This tip might be the most important one for helping you sleep through the night. Often, we wake up during the night because our blood sugar has fallen to low and our body is forced to wake up. You might not feel this as hunger necessarily, but it is still often related to your blood sugar levels.

It is critical to maintain stable blood sugar levels by eating a diet focused on a balance of protein, fat, and carbs from real food sources (meat, eggs, seafood, vegetables, fruit, healthy fats, etc). However, as with the section on liver health, it is even more important with blood sugar regulation to avoid processed and refined foods high in added sugars (real or fake) and grains. These foods cause all sorts of blood sugar issues as they spike our blood sugar very high, only to watch it fall 1-2 hours later resulting in an energy and mood crash.

It is also important with blood sugar regulation to make sure you aren't eating carbs alone (that even means fruit!). Always pair carbs with protein and/or fat to help control your body's response to the carbs. Examples include apples with almond butter or a sweet potato with butter on top.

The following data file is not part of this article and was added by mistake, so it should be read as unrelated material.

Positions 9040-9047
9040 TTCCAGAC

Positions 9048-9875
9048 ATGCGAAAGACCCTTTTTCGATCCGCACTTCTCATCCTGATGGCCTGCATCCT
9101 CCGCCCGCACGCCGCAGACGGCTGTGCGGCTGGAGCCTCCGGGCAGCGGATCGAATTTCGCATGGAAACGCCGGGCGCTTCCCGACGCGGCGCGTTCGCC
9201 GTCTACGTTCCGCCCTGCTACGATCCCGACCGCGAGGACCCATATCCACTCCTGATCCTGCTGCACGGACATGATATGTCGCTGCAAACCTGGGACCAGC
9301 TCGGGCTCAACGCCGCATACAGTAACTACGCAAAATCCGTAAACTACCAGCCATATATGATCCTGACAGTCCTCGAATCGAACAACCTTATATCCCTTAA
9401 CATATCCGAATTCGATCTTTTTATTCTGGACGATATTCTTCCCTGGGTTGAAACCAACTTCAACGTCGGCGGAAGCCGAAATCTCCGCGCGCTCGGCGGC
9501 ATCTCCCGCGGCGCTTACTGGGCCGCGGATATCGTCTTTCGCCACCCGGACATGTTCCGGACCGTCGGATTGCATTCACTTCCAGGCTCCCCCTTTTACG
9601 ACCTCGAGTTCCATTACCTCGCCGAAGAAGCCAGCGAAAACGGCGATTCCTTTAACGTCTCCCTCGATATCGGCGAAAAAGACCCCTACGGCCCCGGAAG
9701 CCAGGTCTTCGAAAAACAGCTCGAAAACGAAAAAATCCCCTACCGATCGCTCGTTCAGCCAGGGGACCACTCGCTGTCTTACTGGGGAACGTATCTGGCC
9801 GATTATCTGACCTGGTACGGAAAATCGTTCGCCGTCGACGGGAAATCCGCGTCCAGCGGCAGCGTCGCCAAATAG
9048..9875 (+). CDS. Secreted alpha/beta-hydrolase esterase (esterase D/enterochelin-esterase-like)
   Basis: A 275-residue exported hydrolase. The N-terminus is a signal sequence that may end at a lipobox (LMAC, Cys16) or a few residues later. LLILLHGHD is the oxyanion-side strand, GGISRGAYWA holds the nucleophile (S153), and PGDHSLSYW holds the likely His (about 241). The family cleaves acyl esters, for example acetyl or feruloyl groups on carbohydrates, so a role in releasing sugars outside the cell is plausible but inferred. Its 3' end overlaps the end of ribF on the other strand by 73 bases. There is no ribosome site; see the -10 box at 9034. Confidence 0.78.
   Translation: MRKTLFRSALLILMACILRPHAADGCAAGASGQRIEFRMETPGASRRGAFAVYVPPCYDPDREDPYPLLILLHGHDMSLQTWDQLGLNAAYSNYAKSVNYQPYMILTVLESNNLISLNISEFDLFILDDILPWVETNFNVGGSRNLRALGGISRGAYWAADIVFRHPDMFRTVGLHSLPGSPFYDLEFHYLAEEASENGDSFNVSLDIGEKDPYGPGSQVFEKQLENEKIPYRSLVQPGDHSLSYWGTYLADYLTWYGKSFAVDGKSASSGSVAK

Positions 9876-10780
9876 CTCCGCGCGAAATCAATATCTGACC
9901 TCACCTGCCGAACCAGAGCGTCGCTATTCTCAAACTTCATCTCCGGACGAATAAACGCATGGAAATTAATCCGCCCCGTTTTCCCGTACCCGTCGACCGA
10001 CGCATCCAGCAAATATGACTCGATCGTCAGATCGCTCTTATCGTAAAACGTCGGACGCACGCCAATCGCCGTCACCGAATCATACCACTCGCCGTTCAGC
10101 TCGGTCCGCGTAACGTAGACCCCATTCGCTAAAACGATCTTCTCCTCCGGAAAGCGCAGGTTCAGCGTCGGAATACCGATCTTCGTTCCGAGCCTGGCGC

Water Intake

Many people wake up during the night because they need to use the bathroom. This could be from drinking too much water before bed, which is an easy fix. However, this could also be a signal for blood sugar issues, in which case I'll direct you to my notes above!

Avoid Prolonged Naps

Napping for extended periods of time during the day can mess up your sleep schedule. If you feel like you absolutely can't make it through the day without one, consider evaluating your total sleep routine and habits. Are you needing naps during the day because you are getting less than 5 hours of sleep each night or are staying up late on electronics? Try fixing the root cause of the problem instead of covering it with frequent naps.